Resolver implementation

prisma

#1

Hi all,

I have a question concerning the implementation of resolvers in Prisma. I have a project based on the typescript advanced boilerplate.

Moreover, I have defined a query resolver as such:

story(parent, { id, after }, ctx: Context, info) {
    return ctx.db.query.story(
      {
        where: {
          id
        }
      },
      info
    );
  },

Via the info object, a client can query posts on that story. I want to implement a custom resolver on the posts object using the after parameter to only query posts after the “after” id.
I implemented a resolver as such:

export const Story = {
  posts: async (parent, args, ctx: Context, info) => {
    console.log("Parent: " + JSON.stringify(parent));
    console.log("args: " + JSON.stringify(args));
    const { after, id } = args;
    if (after) {
      return ctx.db.query.posts(
        {
          where: {
            story: {
              id
            }
          },
          after: after
        },
        info
      );
    }
    return ctx.db.query.posts(
      {
        where: {
          story: {
            id: id
          }
        }
      },
      info
    );
  }
};

The resolver gets called fine, however, when I print the parent object I see that all the posts have already been fetched by prisma. Is there a way to add a resolver before or instead of the resolver automatically called by prisma? I dont want to fetch all the posts associated with a story automatically.

I would be glad for any examples of a clean resolver architecture, or any tips, I am quite new to graphql. I am also a little unclear as to in which order the resolvers implemented in yoga and the prisma generated resolver functions are being called/ related.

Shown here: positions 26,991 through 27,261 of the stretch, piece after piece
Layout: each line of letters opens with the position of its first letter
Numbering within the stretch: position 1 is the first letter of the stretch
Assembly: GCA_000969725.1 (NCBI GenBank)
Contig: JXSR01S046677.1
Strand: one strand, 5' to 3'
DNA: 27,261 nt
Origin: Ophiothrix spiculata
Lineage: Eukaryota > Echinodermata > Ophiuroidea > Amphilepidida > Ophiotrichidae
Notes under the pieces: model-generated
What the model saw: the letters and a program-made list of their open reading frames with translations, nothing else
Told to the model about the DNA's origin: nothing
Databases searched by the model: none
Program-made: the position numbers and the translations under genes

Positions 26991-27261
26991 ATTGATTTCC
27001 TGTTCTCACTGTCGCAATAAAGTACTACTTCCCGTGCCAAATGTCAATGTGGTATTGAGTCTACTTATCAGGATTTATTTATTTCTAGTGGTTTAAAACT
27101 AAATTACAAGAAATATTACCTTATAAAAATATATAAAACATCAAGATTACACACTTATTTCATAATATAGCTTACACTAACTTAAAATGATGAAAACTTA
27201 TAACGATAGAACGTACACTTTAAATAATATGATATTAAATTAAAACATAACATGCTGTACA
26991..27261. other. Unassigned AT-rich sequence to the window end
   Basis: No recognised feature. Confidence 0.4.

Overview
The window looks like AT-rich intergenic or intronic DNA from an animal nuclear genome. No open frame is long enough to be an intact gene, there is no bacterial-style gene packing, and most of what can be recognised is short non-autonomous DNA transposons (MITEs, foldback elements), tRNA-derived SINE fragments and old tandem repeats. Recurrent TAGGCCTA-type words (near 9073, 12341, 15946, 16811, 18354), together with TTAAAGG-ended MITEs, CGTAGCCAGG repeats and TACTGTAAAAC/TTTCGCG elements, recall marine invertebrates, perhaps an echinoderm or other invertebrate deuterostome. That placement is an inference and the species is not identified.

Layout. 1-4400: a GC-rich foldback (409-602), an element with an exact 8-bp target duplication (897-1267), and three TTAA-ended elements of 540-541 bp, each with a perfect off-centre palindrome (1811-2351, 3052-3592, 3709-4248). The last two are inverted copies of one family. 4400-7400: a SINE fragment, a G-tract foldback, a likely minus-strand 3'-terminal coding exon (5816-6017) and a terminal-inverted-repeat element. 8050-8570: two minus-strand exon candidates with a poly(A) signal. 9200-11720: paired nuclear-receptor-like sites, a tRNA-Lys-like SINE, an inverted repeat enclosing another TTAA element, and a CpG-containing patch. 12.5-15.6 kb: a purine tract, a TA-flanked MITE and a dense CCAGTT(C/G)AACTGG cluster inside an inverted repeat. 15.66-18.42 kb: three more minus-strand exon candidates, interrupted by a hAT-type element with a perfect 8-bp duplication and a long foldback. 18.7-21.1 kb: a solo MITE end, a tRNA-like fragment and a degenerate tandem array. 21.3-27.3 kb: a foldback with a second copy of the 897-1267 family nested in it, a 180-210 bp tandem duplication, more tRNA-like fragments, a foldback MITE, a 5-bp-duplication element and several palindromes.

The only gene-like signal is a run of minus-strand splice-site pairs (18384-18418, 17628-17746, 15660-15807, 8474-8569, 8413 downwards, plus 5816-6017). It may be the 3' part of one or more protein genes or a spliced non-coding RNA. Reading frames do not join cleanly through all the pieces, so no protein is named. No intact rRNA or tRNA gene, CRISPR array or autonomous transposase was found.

THANKS!


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#2

Hi @moritz :wave:,

could you also provide the Query resolver that you are using?

I think we’ll find the answer there :slightly_smiling_face:


#3

Hi,
what do you mean by the Query resolver? I think I posted all that are relevant.

For the posts Query resolver, I simply forward it to Primsa via resolver forwarding (posts: forwardTo("db"))? I tried without forwarding explicitly and it does not change the behavior.
Besides that, I have not implemented any resolvers that are related to the Story type and leave it all up to Prisma to figure out the query resolution.

Am I misunderstanding something severely here? I am rather new to the whole graphql environment, so feel free to point me to basic misconceptions :slight_smile:

Or do i need to write a Post resolver to override the prisma default? if so, how would I write a post resolver for the whole post and not just a sub parameter like in the custom story parameter above?

Thanks for your time!


#4

Resolvers are executed recursively, according to the hierarchy of fields that appear in a query.

Fields are resolved one by one, and their resolvers can delegate to other resolvers according to the returned type, until the leaves of the query are reached (scalar fields).

The entrypoint to this recursion is the resolver for the operation itself - query, mutation, and subscription. You can also define a resolver for these operations.

You haven’t shared the “top-level” resolver for the query operation, so it’s difficult to say what happens during query resolution before the resolver you shared are executed.


#5

Ok, so far I think my understanding of resolvers has thus been right. (I went through this explanation). I am just confused when prisma resolvers are called and when my implementations are called.

Do you mean this by top level resolver? (this is the resolver index imported and used by the prisma initialization like in the typescript boilerplate)

export default {
  Query,
  Mutation: {
   ....
  },
  ...
  Story
};

where Query contains the resolver posted above:

export const Query = {
story(parent, { id, after }, ctx: Context, info) {
    return ctx.db.query.story(
      {
        where: {
          id
        }
      },
      info
    );
  },
  ...
}

The full Story resolver code is posted above. Is this what you mean?


#6

Or is there a chance that I am not seeing my implemented changes reflected due to caching? How can I reset the cache?


#7

Just to clarify further (in accordance with the above):

export const Story = {
    posts: async (parent, args, ctx: Context, info) => {
    console.log("Parent: " + JSON.stringify(parent));
    const { after, id } = args;
...........
}

Prints this to the console when querying some random story with the post: